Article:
ekphrastic and somatic verses

by strannikov

what Sorley saw

in clotted abattoirs where Sorley saw:

no animals shorn of their skins and flesh

could spy with envy the men killing them.


the view out back no good but only worse:

battalions of heads with men's missing jaws—

mechanical slaughter simple and pure.


had Sorley survived his sniper near Loos,

he'd've had to survive the Somme's perils, too,

for his wounds to've healed with violent scars,


metrics of memory in men's fouled flesh—

though soldiers' flesh and eyes must all be lost,

memory preserves in their frank missing jaws.




the moon's full light awake all night

from dusk to dawn butter to blue:

it left me prey to swirling ghosts

whose loiter the sun had not lit.

insomniac light lit my brain

and into pillows pressed its fits

each vacant in turn toss by toss

my moon-infected head dug in.


that light with only blue cool heat

moved memories to poke and stab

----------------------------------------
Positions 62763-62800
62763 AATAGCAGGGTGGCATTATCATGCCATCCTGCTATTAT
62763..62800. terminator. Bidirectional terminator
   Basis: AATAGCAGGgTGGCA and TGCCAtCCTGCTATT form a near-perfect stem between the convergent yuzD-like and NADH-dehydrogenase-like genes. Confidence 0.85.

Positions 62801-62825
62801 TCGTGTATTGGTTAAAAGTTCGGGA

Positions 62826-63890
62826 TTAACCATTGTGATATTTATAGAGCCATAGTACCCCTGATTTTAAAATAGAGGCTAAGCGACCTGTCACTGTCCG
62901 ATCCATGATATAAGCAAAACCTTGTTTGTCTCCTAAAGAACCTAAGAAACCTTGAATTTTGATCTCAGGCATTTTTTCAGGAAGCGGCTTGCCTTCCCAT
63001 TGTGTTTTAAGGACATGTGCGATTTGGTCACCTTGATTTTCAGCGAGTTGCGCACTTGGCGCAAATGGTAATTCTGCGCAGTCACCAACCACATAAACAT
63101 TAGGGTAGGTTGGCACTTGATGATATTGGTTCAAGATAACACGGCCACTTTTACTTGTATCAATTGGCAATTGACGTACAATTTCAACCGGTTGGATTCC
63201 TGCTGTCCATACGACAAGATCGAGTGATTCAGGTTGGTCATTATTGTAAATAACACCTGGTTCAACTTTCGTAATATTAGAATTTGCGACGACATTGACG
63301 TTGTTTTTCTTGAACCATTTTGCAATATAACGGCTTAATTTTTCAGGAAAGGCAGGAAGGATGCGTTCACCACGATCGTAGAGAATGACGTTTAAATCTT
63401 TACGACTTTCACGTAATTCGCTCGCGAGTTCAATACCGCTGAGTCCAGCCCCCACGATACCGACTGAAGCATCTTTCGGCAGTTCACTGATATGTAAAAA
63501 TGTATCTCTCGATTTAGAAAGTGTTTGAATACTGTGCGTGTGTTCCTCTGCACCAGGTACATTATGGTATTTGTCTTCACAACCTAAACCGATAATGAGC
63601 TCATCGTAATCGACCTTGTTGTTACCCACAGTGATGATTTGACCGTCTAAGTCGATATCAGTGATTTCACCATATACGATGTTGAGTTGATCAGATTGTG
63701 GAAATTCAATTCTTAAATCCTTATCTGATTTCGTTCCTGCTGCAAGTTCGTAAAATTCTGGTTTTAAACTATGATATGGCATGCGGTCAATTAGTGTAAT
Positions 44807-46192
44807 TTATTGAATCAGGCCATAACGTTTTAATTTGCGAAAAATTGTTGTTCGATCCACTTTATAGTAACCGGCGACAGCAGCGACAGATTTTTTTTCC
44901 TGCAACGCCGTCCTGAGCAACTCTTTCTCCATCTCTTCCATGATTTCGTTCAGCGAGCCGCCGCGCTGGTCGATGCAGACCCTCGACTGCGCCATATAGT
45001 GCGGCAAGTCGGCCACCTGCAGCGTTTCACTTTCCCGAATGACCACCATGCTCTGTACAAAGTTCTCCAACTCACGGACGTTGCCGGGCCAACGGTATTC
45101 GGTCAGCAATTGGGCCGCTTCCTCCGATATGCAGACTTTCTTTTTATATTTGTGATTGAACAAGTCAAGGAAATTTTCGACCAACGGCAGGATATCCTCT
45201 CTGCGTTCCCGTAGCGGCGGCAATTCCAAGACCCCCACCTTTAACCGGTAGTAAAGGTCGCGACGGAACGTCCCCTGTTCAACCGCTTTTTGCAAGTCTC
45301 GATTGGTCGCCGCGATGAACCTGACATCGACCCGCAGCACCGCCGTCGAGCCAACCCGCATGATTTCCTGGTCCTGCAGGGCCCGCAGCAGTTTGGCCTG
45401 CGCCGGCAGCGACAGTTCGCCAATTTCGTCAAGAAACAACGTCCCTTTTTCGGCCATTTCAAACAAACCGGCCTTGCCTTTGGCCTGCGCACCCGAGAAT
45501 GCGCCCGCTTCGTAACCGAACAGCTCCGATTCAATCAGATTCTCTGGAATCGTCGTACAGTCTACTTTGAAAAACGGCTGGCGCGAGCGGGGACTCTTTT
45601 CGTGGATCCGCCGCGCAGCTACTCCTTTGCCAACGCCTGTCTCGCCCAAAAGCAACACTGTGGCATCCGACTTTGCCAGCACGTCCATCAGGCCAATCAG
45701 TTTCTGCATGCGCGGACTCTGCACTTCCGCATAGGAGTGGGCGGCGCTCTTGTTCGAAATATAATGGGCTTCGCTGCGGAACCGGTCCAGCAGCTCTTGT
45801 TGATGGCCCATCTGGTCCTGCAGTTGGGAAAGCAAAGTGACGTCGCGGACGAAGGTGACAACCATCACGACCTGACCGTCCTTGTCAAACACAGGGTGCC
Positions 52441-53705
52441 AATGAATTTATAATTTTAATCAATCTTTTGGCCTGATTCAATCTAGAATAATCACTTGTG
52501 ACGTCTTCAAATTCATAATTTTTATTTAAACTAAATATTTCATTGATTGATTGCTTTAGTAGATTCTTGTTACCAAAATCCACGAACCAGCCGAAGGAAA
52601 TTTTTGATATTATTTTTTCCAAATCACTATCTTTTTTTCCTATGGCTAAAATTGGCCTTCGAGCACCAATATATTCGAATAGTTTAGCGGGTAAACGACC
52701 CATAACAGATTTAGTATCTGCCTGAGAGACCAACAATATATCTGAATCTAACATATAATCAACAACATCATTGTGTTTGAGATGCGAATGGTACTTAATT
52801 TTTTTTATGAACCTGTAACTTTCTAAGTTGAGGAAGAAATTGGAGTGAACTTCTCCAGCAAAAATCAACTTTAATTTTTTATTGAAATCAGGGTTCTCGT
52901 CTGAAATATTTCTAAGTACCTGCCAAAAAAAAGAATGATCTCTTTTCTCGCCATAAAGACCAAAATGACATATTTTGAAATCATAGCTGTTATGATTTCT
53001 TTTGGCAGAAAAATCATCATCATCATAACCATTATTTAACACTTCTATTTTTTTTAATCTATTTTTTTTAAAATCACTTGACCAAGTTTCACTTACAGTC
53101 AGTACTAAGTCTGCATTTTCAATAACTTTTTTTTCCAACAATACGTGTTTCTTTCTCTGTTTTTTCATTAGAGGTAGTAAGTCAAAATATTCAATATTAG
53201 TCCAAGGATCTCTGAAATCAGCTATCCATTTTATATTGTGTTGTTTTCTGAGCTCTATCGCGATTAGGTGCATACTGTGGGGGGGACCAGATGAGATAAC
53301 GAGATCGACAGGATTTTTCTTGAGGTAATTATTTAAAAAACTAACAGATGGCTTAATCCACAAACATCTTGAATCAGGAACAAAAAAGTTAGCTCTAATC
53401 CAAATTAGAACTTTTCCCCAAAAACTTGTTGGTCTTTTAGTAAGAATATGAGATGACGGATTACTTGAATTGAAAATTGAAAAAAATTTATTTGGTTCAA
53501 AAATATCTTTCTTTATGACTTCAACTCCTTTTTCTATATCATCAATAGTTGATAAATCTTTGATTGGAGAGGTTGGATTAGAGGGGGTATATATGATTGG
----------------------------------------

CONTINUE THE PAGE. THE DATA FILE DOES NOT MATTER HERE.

—but were those memories or dreams?

the pillows cannot stuff my head

my vacancies lit by the moon

wherever they live or roam or hide.

breathless hearing


in losing the ability to breathe

we lose our ability to hear—I

now have heard from Edward Thomas twice:


“I should like to be lying under that foam,

Dead, but able to hear the sound of the bell”

he said in stanza four, “The Child on the Cliff”.


“Rain”: “Remembering again that I shall die

And neither hear the rain nor give it thanks”, said

with economy and rhythms I don't dare.


of all things to lose when we lose our last breaths—

slaps and splash of surf peals of bells breathless rain.

fraternities of men maternities of mud


their narrow womb of mud could not be left.

ordered over the top but there they're stuck

their ankles gripped in the muck and strained mire

their boots sucked deep in the mouth they can't leave

—their trench expresses its maternal care!


down that top they never mount bullets bite

machine guns gnash the entire mouth of trench

shells land in one length of womb and let rip

bodies and pieces fly metal explodes

men chopped and stirred in mud they could not leave.


their black wet trench expressed maternal care . . .